Loch Ard Gorge
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The gorge is named after the clipper ship Loch Ard, which ran aground on nearby Muttonbird Island on 1 June 1878 approaching the end of a three-month journey from England to Melbourne. Of the fifty-four passengers and crew, only two survived: Tom Pearce, at 15 years of age, a ship's apprentice, and Eva Carmichael, an Irishwoman emigrating with her family, at 17 years of age. According to memorials at the site, Pearce was washed ashore, and rescued Carmichael from the water after hearing her cries for help. Pearce then proceeded to climb out of the gorge to raise the alarm to local pastoralists who immediately set into plan a rescue attempt. After three months in Australia Carmichael returned to Europe. Four of her family members drowned that night. Pearce was hailed as a hero, and continued his life living until age 49. He is buried in Southampton, England.
The arch of the nearby Island Archway collapsed in June 2009. The feature now appears as two unconnected rock pillars. They have since been officially named Tom and Eva after the two teenage survivors of the Loch Ard shipwreck.
The gorge is accessed via the Great Ocean Road, 3.5 km northwest of The Twelve Apostles. Stairs allow visitors access to the beach and a pathway allows access to the eastern side of the gorge. There are numerous plaques and a small museum detailing the site's history, as well as a rest area, and cemetery housing many of the people that died.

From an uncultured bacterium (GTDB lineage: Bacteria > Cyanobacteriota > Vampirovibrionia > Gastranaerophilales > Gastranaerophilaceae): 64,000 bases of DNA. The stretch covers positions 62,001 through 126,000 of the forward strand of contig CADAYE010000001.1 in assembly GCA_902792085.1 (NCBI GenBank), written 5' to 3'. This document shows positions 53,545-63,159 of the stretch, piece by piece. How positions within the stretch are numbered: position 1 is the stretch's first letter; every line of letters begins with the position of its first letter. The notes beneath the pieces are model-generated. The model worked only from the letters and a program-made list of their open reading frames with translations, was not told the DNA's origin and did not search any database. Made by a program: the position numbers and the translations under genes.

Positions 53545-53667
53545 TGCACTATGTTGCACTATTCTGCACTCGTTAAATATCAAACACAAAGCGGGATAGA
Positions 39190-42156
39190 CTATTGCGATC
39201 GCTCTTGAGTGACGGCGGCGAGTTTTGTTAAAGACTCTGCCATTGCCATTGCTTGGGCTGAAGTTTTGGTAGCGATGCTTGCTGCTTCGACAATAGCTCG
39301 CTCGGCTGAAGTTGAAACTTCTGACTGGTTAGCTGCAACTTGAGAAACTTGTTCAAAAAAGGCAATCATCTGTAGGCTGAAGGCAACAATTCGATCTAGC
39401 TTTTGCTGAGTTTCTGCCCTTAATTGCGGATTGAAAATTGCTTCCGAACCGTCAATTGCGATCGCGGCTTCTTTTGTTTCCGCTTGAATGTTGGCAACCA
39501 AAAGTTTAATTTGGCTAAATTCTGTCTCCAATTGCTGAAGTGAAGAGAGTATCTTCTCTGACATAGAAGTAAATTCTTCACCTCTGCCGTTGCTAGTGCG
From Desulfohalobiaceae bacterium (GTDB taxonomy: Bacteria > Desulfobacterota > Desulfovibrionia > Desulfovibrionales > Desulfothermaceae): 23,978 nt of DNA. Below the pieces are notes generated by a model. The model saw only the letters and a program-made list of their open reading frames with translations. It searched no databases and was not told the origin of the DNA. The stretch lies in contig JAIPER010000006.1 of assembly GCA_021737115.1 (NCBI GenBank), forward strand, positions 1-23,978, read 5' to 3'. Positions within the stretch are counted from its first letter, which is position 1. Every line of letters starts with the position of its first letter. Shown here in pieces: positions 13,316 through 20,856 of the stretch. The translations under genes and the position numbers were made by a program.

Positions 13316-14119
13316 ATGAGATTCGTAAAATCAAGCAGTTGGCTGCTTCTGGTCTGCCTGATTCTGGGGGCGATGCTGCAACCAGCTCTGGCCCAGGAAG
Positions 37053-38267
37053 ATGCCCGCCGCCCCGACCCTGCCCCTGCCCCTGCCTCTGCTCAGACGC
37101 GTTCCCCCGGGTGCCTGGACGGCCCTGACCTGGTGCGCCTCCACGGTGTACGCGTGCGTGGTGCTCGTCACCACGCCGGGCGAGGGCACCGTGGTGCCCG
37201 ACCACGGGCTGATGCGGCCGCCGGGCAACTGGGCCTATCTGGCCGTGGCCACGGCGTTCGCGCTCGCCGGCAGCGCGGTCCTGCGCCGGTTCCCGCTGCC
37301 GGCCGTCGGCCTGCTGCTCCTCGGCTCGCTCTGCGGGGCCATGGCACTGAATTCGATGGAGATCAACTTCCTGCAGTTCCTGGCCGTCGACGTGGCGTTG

This was the location for a number of scenes of the 1982 film The Pirate Movie and also the 1999 TV series Journey to the Center of the Earth with Treat Williams. The uncommon rufous bristlebird (Dasyornis broadbenti) is often observed around the Gorge. It served as the finish line for the third series of the Amazing Race Australia.
- "THE LOCH ARD COAST REVISITED.". The Australasian Sketcher With Pen And Pencil. XIV, (203). Victoria, Australia. 10 March 1886. p. 39. Retrieved 9 March 2017 – via National Library of Australia.
- McNaught, Megan (2009-06-11). "Island Archway near Loch Ard Gorge loses its archway". Archived from the original on 14 June 2009. Retrieved 2009-06-11.
- "Latest News". The Official Website of The Geelong Otway Tourism Region of The Great Ocean Road. Retrieved 13 September 2010.
Media related to Loch Ard Gorge at Wikimedia Commons
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